Joseph Brooks Dodge, Jr, born in 1929, grew up in the shadow of Tuckermanas Ravine in New Hampshire, and is considered one of the pioneers of extreme skiing in the United States. In addition to his Olympic appearances, he competed at the 1950 and 1954 World Championships, after winning the 1947 Eastern downhill when he was only 17. Dodge attended Dartmouth, but later earned an MBA from Harvard in 1957, before joining Cabot, Cabot & Forbes, a development firm. In the 1960s he helped develop heliskiing in the Canadian Rockies backcountry. Dodge also became a competitive glider, but in September 1978 he was involved in a severe crash in a glider accident. It took him several years to recover, but he eventually returned to the ski slopes.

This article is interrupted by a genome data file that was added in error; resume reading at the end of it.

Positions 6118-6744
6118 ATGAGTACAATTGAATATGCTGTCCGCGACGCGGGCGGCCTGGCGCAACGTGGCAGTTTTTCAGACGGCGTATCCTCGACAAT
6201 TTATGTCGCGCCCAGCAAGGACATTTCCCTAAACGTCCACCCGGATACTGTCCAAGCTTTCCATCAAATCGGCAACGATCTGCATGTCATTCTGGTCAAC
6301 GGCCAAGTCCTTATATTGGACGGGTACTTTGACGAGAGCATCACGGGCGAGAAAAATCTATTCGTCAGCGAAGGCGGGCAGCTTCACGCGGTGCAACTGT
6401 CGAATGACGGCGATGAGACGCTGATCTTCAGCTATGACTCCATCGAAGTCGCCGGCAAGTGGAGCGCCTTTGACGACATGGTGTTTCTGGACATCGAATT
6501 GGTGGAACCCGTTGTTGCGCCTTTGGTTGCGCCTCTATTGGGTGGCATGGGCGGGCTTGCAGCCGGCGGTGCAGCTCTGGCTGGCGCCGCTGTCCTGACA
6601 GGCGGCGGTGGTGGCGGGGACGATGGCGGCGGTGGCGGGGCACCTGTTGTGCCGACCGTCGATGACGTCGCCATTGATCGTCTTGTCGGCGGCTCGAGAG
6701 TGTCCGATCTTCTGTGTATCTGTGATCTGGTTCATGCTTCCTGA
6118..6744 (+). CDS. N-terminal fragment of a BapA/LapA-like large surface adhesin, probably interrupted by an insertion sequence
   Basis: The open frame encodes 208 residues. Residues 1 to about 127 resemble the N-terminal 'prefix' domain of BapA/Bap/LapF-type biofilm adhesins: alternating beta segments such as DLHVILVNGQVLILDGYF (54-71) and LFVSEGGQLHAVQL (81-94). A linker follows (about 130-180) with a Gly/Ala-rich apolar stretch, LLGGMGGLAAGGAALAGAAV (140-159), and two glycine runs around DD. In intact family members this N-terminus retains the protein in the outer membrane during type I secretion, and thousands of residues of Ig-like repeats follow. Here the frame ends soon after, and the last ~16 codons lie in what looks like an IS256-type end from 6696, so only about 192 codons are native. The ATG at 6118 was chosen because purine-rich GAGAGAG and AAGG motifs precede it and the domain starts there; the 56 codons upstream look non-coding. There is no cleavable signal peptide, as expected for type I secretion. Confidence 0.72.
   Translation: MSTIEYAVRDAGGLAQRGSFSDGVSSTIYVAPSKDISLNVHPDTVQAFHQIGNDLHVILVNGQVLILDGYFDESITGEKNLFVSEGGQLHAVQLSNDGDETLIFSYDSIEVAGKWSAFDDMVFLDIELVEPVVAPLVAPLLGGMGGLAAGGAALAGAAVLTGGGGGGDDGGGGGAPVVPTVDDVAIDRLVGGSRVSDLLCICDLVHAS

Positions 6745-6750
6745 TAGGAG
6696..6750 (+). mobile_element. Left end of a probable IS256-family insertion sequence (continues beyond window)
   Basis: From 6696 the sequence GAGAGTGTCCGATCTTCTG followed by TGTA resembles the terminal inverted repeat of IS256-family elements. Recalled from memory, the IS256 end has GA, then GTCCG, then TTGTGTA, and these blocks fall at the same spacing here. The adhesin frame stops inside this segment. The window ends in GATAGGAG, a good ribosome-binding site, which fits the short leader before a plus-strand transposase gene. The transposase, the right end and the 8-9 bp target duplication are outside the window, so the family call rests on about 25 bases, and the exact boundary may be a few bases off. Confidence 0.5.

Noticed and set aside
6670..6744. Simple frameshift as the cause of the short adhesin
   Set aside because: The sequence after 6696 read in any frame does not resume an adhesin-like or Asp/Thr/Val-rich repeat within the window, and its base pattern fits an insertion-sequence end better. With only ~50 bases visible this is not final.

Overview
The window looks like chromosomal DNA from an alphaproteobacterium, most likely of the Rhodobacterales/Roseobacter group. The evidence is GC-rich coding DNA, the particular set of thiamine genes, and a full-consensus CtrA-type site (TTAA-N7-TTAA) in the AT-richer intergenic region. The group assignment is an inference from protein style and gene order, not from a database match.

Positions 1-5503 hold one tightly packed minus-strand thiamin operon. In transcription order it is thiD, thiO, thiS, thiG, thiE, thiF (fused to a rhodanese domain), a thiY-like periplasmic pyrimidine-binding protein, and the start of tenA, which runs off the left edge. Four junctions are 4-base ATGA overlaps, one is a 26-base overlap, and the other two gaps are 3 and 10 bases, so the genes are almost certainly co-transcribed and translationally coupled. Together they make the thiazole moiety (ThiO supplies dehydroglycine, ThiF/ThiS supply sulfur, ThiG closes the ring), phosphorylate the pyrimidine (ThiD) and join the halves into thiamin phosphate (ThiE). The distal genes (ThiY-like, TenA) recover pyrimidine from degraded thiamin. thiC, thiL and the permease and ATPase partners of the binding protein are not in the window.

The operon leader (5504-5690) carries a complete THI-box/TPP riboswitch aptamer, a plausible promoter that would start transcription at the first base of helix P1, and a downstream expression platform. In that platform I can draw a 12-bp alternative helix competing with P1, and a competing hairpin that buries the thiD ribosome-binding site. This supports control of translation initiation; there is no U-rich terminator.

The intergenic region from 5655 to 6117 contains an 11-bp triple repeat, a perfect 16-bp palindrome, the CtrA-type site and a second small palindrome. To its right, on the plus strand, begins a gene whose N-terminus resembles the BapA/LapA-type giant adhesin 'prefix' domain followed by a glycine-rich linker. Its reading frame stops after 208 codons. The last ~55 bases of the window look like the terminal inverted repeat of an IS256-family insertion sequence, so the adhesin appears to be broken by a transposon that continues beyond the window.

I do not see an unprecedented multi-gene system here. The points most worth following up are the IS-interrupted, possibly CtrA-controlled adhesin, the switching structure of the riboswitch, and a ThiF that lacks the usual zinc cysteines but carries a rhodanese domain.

31st – Czech biathlete Tomáš Kos, born in 1967, participated in three Winter Olympics and won a silver medal at Biathlon World Championships. He started competing in 1981 and made his World Cup debut in 1987.where he was placed 67th. The first highlight of his career was at the 1988 Winter Olympics in Calgary. Kos was 22nd in the individual, 24th in the sprint and with Jiří Holubec, František Chládek and Jan Matouš was placed 11th in the relay race. In the post-Olympic season, he earned with an eighth place in a World Cup singles in Borowetz one of his best career results. In 1990 he won World Championship silver in Oslo, two years later at the 1992 Albertville Winter Games his best finish was 7th as part of the 4×7.5km relay. He retired as a competitive skier after the 1994 Winter Olympics and soon after was named as the national coach. In 2004 he was announced as head coach of the Slovenian national biathlon team. His hiring followed the appointment of former Slovenian Olympian Marko Dolenc as the head of the national biathlon assembly at the Ski Association, which oversees the national team. The overhaul of the coaching set-up came after the departure of Uroš Velepec as head coach and a vote of no confidence to the leading officials of the national biathlon assembly by representatives of clubs.